BRUSSELS, BELGIUM—According to a report in The Brussels Times, routine archaeological investigations at a construction site in Brussels’ city center have uncovered the remains of a settlement along the river Senne that may be 1,400 years old. A parking garage on the site was demolished to make way for a new administrative center, but the building project has halted to allow for ongoing excavations. Archaeologists initially discovered a stone quay dating to the tenth century A.D. and even older wooden structures. More recent finds, however, indicate that people might have occupied the area well before the Middle Ages. Artifacts and tools related to craft production, such as wooden combs and leather shoes, could date to the seventh century. Continued excavations at the site will include microscopic examination of soils. To read more about medieval settlements along European waterways, go to “Letter from Rotterdam: The City and the Sea.”

WWII-Era Bomber Recovered Off Martha's Vineyard

EDGARTOWN, MASSACHUSSETS—According to a report in the Vineyard Gazette, researchers from the U.S. Army Corps of Engineers have recovered remnants of a World War II–era, Curtiss SB2C Helldiver-type bomber plane that crashed in the waters off Chappaquiddick Island—on the eastern end of Martha's Vineyard—in the winter of 1946. Throughout World War II, the U.S. Navy used Martha's Vineyard for training exercises and, particularly, as a testing ground for bombers, as its seashore was thought to approximate island combat zones in the the north Pacific. The discovery of the bomber follows a three-year-long effort by the Army Corps to clear some 60 acres of land on Chappaquiddick, where, estimates say, some 20,000 practice bombs were dropped between 1944 and 1947, and the danger of live ordnance remains. While the search for official records of the crash initially came up empty, the team discovered a 1946 newspaper article naming ensign Cecil M. Richards and aviation radioman second class William Robert Garrett as the Navy fliers who perished in the crash. To read more about the archaeology of World War II, go to "December 7, 1941."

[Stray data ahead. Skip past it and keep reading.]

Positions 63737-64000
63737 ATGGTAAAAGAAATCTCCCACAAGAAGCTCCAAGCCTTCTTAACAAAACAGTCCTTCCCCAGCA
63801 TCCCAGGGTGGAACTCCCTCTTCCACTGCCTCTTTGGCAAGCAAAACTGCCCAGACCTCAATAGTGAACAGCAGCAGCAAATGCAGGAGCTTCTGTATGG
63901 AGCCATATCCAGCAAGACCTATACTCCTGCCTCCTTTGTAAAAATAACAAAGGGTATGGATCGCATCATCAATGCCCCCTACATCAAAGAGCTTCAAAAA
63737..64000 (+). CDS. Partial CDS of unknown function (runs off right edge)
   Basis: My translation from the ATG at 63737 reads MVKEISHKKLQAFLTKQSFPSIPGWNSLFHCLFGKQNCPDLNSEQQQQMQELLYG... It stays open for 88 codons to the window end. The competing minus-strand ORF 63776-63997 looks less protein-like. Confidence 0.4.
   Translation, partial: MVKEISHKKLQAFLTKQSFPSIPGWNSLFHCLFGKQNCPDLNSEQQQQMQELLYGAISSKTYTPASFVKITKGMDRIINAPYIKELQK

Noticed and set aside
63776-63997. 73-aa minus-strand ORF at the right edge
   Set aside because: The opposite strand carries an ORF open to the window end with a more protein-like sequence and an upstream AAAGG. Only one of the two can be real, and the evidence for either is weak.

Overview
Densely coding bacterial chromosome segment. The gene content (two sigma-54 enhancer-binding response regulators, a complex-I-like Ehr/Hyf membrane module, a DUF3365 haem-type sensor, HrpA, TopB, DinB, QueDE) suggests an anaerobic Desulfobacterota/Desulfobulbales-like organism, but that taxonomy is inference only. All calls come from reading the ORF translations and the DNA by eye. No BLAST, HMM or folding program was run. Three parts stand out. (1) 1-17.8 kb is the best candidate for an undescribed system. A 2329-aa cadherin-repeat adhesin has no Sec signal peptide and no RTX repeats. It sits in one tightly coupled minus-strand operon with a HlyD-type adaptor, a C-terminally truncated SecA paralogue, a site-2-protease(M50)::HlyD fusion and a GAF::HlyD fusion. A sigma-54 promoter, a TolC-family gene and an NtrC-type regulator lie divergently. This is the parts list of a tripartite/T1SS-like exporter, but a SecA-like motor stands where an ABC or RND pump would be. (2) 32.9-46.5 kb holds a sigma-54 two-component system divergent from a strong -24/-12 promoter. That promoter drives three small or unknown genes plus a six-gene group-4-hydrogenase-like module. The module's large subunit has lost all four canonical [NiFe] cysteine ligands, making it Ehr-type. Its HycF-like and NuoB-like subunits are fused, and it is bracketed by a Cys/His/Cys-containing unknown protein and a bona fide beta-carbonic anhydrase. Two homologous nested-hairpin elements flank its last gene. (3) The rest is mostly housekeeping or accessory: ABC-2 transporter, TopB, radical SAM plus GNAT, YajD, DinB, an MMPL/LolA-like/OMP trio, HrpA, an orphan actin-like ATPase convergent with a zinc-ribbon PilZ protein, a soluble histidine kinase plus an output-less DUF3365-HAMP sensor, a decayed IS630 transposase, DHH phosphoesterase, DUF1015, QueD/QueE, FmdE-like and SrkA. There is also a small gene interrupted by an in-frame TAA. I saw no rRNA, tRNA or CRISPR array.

Genetic Analysis Shows Yams Domesticated in West Africa

MONTPELLIER, FRANCE—Science Magazine reports that a recent genetic survey shows that yams, a key crop in African agriculture, were first domesticated in the Niger River basin. A team led by France's Institute for Research and Development plant geneticist Nora Scarcelli sequenced 167 genomes of wild and domesticated yams collected from West African countries such as Ghana, Benin, Nigeria, and Cameroon. They found that yams were domesticated from the forest species D. praehensilis. Researchers had believed yams may have been domesticated from a different species that thrives in Africa's tropical savanna. Previous genetic studies have shown that African rice and the grain pearl millet were also domesticated in the Niger River basin. The finding that yams were first farmed there supports the theory that the region was an important cradle of African agriculture, much like the Fertile Crescent in the Near East. To read about recent research into ancient microbial DNA, go to "Worlds Within Us."

Thursday, May 2

New Study Tracks Domesticated Horses Over Time